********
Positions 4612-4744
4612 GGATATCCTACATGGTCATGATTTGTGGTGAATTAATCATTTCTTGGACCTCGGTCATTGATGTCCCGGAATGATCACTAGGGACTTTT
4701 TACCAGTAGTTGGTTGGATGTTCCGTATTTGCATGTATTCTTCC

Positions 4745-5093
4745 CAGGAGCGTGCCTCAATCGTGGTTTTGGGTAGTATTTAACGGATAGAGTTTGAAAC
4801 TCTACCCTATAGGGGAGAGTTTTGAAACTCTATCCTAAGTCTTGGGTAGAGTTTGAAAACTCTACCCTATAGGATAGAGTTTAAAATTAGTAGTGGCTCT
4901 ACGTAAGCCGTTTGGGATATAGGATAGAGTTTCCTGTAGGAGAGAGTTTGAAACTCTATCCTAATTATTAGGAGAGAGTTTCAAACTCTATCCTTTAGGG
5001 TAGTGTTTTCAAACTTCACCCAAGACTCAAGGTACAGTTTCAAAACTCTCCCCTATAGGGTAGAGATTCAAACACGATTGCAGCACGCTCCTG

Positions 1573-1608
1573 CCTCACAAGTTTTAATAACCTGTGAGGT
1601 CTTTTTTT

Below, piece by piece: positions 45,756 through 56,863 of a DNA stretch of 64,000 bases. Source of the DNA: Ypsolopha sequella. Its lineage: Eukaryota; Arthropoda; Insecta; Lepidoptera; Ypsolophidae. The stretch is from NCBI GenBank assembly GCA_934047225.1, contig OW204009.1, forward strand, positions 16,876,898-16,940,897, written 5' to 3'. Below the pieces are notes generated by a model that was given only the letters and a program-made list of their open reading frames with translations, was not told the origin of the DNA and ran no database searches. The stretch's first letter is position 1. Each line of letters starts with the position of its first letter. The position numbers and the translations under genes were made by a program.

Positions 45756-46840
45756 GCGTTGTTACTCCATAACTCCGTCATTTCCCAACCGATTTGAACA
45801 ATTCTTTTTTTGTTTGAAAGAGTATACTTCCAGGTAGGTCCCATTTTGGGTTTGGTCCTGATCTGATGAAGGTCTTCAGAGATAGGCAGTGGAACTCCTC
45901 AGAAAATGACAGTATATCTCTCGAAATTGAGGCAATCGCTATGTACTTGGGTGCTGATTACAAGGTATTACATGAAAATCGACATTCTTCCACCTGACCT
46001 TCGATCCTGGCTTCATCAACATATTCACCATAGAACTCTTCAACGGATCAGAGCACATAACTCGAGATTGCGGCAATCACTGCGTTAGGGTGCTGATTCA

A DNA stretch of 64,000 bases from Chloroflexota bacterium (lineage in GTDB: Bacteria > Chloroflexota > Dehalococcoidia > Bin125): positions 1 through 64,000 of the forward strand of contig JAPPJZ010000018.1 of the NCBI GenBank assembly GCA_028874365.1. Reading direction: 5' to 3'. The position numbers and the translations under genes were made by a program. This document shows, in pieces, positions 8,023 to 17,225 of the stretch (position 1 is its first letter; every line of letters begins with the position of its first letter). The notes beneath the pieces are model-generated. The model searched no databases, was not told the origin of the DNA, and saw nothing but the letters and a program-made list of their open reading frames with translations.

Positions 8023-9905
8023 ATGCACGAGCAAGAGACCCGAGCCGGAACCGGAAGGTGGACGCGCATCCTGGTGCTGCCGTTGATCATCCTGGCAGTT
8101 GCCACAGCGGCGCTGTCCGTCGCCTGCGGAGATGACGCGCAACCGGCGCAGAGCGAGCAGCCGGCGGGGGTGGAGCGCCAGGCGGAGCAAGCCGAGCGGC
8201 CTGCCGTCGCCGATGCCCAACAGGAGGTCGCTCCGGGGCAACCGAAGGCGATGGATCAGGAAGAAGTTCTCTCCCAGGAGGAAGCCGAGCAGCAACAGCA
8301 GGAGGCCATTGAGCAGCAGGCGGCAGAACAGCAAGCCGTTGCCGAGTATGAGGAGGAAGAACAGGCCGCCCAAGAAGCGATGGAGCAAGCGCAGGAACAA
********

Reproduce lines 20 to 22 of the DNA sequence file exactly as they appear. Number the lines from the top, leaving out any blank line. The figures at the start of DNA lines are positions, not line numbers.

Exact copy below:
8023 ATGCACGAGCAAGAGACCCGAGCCGGAACCGGAAGGTGGACGCGCATCCTGGTGCTGCCGTTGATCATCCTGGCAGTT
8101 GCCACAGCGGCGCTGTCCGTCGCCTGCGGAGATGACGCGCAACCGGCGCAGAGCGAGCAGCCGGCGGGGGTGGAGCGCCAGGCGGAGCAAGCCGAGCGGC
8201 CTGCCGTCGCCGATGCCCAACAGGAGGTCGCTCCGGGGCAACCGAAGGCGATGGATCAGGAAGAAGTTCTCTCCCAGGAGGAAGCCGAGCAGCAACAGCA